Look up to space, spot the international space station and think of the way Russian, American, European, Japanese and Canadian astronauts all work together, to keep each other safe and make progress. Of course it’s not always easy to co-ordinate multiple nations, but by standing together we can do so much more. So before you revel in the great achievements of Great Britain and “our” Tim Peake, remember that without our European and global partners, Britain wouldn’t have even got off the ground.
Captain James “Jim” Lovell, a veteran of four space flights, was part the Apollo crew that flew closer to the Sun than any other, and also holds the unfortunate accolade of being the only person to fly to the Moon twice and never step foot on it.
At 87, he’s starting to look a little frail, but that doesn’t stop him holding court for over an hour in a room packed with space enthusiasts. I’m back in Pontefract for the latest in the incredible series of Space Lectures and I, like the rest of the audience, am totally captivated by Captain Lovell.
“There are three types of people in the world”, says Lovell. “Those who make things happen, those who watch things happen, and those who wonder ‘what happened?”. Lovell certainly has had a life filled with adventure, so I’d have to conclude he fits squarely in the former group.
Lovell took part in the first astronaut selection process in 1958, making it down to the last 32, but he lost out to John Glenn, Wally Schirra and the other five guys who went on to become known as the Mercury 7. “I don’t know why” he says, with a glint in his eye.
When the second astronaut selection process took place – this time for the Gemini programme – he applied again.
“By gosh I was selected” says Lovell, with a hint of excitement still present in his voice. “It was the golden age of our space activities” he says, “the whole population was excited about space”.
Lovell flew on Gemini 7, which he describes as a medical flight. At that point there was still a lot to be learnt about how the body would survive in space. “Some of the doctors didn’t think we could live in zero-gravity” he says. “We evolved in a gravity-based environment, perhaps we needed gravity for breathing and swallowing?”
NASA calculated that maximum time it would take to get to the Moon and back and based the length of the Gemini 7 flight on that to test the body’s reaction to space. At just a fraction less than two weeks in duration, Gemini 7 was the longest of the Gemini missions. The flight had 23 experiments on board “and it was really bad news!” says Lovell, reminding us that the size of the craft is “smaller than a VW”.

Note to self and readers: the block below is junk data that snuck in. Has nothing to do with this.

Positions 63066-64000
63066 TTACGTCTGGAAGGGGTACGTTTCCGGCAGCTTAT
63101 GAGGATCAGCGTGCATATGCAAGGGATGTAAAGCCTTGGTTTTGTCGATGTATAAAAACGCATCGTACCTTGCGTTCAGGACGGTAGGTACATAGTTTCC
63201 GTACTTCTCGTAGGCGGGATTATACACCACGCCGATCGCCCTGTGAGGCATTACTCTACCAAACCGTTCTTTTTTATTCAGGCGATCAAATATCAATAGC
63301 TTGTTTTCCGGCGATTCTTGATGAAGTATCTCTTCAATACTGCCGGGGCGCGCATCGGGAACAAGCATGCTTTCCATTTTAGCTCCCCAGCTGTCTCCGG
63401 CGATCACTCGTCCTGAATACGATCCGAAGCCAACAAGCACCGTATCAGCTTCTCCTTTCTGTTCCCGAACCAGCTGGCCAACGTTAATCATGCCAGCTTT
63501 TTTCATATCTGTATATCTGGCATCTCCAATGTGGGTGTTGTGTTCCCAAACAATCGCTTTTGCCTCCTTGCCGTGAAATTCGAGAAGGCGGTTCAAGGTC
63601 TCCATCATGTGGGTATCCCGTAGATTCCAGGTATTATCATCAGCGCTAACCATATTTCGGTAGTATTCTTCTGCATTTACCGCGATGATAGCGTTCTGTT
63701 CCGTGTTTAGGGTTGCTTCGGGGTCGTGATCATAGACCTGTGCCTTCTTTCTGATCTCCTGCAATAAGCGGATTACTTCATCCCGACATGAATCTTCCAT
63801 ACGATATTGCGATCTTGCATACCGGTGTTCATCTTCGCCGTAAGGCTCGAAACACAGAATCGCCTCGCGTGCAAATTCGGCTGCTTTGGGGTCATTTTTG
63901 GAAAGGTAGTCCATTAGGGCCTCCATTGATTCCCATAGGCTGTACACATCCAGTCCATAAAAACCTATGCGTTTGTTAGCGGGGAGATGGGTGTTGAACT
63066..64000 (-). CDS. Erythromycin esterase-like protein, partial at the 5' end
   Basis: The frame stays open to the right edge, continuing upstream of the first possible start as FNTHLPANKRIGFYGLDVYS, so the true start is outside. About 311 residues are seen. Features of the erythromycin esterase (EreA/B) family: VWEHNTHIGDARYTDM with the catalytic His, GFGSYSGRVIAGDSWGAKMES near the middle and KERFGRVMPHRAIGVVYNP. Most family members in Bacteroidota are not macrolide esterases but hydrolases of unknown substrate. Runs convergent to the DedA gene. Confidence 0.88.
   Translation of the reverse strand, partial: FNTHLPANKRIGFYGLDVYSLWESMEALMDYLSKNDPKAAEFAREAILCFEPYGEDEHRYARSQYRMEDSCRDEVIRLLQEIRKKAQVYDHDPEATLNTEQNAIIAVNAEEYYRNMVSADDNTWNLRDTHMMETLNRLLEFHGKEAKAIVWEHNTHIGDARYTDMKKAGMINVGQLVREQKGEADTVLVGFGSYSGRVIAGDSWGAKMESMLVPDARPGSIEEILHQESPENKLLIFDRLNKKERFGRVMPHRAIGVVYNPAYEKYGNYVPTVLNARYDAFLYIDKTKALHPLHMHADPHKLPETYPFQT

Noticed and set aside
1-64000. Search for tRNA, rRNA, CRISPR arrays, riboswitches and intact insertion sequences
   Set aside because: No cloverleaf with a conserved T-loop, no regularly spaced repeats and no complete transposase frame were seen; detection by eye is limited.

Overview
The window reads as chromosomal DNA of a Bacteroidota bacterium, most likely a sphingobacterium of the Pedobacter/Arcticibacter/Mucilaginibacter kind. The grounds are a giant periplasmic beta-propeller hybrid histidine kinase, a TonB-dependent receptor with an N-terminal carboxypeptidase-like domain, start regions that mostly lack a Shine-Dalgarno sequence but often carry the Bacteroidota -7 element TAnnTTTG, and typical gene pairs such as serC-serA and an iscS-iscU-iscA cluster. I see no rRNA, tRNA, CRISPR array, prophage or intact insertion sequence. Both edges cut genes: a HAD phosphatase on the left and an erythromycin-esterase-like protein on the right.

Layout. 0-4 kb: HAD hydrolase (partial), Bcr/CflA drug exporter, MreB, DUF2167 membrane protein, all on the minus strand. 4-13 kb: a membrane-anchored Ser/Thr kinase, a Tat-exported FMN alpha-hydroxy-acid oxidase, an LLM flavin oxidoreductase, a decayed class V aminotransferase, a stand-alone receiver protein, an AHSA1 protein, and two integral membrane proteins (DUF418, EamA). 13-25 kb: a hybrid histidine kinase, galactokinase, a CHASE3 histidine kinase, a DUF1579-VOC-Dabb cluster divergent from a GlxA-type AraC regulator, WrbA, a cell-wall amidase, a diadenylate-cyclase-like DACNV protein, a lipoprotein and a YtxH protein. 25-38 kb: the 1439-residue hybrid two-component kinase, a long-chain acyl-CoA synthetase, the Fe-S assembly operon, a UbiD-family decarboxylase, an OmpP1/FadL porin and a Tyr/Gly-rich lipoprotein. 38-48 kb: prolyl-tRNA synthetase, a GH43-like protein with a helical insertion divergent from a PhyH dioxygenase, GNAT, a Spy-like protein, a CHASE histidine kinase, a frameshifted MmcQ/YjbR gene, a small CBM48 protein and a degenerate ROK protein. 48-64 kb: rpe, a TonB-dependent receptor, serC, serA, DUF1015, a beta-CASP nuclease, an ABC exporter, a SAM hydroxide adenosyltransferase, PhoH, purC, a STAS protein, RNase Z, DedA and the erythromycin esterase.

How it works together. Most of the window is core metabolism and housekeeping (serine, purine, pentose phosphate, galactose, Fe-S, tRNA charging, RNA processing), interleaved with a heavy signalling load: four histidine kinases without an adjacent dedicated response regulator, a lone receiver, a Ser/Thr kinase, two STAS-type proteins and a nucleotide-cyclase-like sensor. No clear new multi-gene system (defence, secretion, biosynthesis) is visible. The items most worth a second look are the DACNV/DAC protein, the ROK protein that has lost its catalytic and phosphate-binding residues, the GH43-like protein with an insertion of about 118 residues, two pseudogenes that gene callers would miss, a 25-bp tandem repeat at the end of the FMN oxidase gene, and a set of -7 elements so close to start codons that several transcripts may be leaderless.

“We were guinea pigs” says Lovell, explaining they wore EEGs on their heads, heart rate monitors, and blood pressure cuffs on their thighs – which “blew up for two minutes, then off for six minutes, then again for two minutes.. we were there two weeks!”
One of the experiments was to look at the change in calcium level in the body, and whether that changed when they were in space. You need calcium to keep your bones strong on Earth, but what about in microgravity where your bones are not subjected to the same force? Would the calcium just “flow off”?
For two weeks before their flight everything about them was monitored, how much they ate, drank, and even how much they perspired. The team knew exactly what food they were eating in space and then measured everything for 10 days after the flight while they were in isolation in order to see if there was any change in their calcium levels.
The experiment sounds arduous, to say the least, and Lovell wryly announces “Ladies and gentlemen – I can tell you that a two week mission is not the right length of time to do a calcium balance study”. He’s right of course, and studies on calcium balance in space continue to this day, with Scott Kelly and Mikhail Kornienko currently on the space station carrying out a year-long mission.
There were important things learnt on their mission. Muscles become weak and microgravity has an effect on blood flow and the heart. “Our heart rate was 10 beats per minute slower, and the volume of blood decreased” says Lovell. First the crew was told that they should drink more water, but actually you don’t need quite so much blood in space, since it doesn’t pool down in your feet and legs like it does on Earth.
“My second flight was kinda different” says Lovell, talking about Gemini 12, the final mission of the Gemini programme.
On Gemini 4, Ed White did the first US spacewalk, he went out attached to oxygen supply, and he floated. On Gemini 9, 10, and 11, NASA tried to get astronauts to do work while on a spacewalk.